Despite decades of work and struggle, CanLit’s institutional structures and cultures remain, as have been revealed again and again this year, deeply colonial. This also includes CanLit’s prize culture. It is telling to me that Niedzviecki writes in his editorial, “My writing advice is in opposition to [the] traditional axiom. I say: Write what you don’t know. Get outside your own head. Relentlessly explore the lives of people who aren’t like you, who you didn’t grow up with, who don’t share your background, bank balance and expectations. Set your sights on the big goal: Win the Appropriation Prize.” To Niedzvieki, the “big goal” of writing is not writing itself nor the personal and social transformations that brilliant writing enacts; the goal of writing is the winning of a prize. No doubt awards such as the Scotiabank Giller, the CBC Canada Reads contest and the Governor General’s Literary Awards, to name only a few, help to shed light on and make stars of Canadian authors, and as such, are crucially important to the publishing industry. It is wonderful when prizes serve to elevate marginalized voices; when they help bring important issues and histories to prominence, and when prize money goes to help support writers who need it. But the sense that these prizes perpetuate is that writing is an individual—not a collective—achievement. Prize culture is rooted in the western political philosophy of individualism: prizes serve to exalt an individual writer and their achievement rather than acknowledging the ways words and stories are always tied to larger contexts. This is, after all, how the phenomenon of Joseph Boyden was created.
But there are other models. In The Land We Are: Writers and Artists Unsettle the Politics of Reconciliation, editors Gabrielle L’Hirondelle Hill and Sophie McCall speak about Rebecca Belmore’s work Ayum-ee-aawach Oomama-mowan: Speaking to Their Mother, a work produced in 1990 in the wake of the Mohawk uprising at Kanesatake. In Balmore’s land instillation, larger-than-life wooden megaphones are tilted toward the land, inviting Indigenous people to speak to the land they wish to protect (1). Such artistic practices acknowledge the ways that art draws on collective resources, including land water and air, and is tied to collective communities, past, present and future.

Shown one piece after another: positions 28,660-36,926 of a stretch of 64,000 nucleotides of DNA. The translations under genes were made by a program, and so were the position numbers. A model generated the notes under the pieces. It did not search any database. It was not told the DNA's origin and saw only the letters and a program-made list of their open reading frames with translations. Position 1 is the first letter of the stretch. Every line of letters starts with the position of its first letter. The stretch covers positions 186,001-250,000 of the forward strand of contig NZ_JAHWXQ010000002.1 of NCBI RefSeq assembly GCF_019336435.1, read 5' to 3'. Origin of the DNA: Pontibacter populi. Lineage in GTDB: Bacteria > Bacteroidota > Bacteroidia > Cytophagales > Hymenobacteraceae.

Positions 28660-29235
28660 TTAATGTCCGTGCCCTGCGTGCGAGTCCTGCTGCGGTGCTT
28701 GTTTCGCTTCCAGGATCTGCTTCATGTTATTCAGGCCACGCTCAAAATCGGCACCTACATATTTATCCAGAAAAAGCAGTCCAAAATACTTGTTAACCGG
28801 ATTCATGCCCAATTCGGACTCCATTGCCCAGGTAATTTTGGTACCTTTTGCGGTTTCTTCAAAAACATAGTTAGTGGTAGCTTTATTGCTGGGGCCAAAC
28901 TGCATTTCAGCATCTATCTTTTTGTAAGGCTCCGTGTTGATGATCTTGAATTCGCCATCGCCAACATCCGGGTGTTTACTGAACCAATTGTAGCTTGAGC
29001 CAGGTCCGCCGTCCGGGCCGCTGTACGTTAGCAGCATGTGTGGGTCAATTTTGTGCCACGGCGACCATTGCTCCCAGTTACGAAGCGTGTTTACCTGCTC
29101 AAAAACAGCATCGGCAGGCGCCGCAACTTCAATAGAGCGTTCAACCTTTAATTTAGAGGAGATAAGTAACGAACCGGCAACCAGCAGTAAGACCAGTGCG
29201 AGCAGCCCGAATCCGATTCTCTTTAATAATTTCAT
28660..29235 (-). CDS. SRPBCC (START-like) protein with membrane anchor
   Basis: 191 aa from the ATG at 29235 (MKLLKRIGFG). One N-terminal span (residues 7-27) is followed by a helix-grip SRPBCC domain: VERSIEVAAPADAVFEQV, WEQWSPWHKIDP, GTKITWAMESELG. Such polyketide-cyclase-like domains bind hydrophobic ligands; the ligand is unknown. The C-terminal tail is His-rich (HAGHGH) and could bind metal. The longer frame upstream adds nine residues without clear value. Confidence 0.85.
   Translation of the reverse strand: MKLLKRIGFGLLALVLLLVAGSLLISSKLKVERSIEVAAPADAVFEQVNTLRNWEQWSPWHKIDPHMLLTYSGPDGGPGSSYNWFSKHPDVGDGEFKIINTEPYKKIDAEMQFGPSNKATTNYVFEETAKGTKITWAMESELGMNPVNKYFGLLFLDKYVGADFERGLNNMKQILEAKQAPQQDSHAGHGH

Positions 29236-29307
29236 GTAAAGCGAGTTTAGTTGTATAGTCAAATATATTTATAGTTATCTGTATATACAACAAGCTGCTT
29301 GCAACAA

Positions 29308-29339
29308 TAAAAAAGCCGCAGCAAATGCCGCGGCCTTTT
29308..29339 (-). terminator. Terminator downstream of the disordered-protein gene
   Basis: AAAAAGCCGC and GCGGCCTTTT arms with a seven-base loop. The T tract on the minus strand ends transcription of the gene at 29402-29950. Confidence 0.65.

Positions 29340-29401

What if instead of prizes for individual authors we think for a time about literature prizes going to the communities that help support them? Can we think about literary prize money going to land and water defenders, and to the communities that help support them? Can we begin to think of literary prizes being awarded to collectivities, to community groups, organizations and presses that help bring writers and their words to light? How can we transform CanLit in these and other ways to build a revitalized and truly equitable literary culture?
Karina Vernon is Assistant Professor of English at the University of Toronto